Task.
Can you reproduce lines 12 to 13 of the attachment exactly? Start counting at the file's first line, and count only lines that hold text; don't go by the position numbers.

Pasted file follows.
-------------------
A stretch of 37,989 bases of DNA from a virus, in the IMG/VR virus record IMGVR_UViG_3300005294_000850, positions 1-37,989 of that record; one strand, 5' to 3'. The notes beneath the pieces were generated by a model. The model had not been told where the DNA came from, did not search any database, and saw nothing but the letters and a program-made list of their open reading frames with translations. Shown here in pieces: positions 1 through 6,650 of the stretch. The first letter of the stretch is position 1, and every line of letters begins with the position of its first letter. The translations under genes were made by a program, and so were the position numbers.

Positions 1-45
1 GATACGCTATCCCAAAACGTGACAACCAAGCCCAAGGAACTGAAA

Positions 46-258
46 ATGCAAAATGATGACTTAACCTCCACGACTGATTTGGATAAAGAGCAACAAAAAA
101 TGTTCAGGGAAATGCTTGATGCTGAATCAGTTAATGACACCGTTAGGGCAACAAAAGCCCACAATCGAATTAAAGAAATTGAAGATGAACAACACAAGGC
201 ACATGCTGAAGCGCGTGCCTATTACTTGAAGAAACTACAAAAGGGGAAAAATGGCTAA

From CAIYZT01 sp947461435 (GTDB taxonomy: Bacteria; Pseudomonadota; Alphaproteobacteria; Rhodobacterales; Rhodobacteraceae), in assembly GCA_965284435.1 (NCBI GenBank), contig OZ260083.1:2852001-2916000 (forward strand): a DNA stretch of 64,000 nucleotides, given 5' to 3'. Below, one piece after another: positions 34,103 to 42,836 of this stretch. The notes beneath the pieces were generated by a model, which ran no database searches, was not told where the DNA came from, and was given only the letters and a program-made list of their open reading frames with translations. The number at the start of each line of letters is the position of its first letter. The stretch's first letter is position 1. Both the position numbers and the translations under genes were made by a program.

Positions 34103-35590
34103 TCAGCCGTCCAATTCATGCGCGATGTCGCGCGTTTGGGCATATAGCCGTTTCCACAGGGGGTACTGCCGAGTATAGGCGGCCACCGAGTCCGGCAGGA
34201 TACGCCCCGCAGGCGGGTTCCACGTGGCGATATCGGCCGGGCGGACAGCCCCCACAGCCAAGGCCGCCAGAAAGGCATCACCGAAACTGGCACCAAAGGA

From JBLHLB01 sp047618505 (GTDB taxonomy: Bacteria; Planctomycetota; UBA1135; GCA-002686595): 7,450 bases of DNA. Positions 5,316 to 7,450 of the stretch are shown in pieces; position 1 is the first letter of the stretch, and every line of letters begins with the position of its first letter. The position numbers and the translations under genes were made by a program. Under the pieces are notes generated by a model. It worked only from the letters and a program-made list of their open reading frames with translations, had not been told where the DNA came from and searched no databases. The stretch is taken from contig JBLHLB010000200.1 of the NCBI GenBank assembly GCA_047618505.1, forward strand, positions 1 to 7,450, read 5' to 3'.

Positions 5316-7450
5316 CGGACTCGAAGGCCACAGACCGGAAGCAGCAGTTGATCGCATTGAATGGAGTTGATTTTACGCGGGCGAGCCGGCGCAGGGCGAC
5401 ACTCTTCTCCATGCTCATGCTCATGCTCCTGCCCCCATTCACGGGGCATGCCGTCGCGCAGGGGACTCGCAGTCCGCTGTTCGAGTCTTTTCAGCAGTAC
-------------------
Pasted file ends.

From JBLHLB01 sp047618505 (GTDB taxonomy: Bacteria; Planctomycetota; UBA1135; GCA-002686595): 7,450 bases of DNA. Positions 5,316 to 7,450 of the stretch are shown in pieces; position 1 is the first letter of the stretch, and every line of letters begins with the position of its first letter. The position numbers and the translations under genes were made by a program. Under the pieces are notes generated by a model. It worked only from the letters and a program-made list of their open reading frames with translations, had not been told where the DNA came from and searched no databases. The stretch is taken from contig JBLHLB010000200.1 of the NCBI GenBank assembly GCA_047618505.1, forward strand, positions 1 to 7,450, read 5' to 3'.

Positions 5316-7450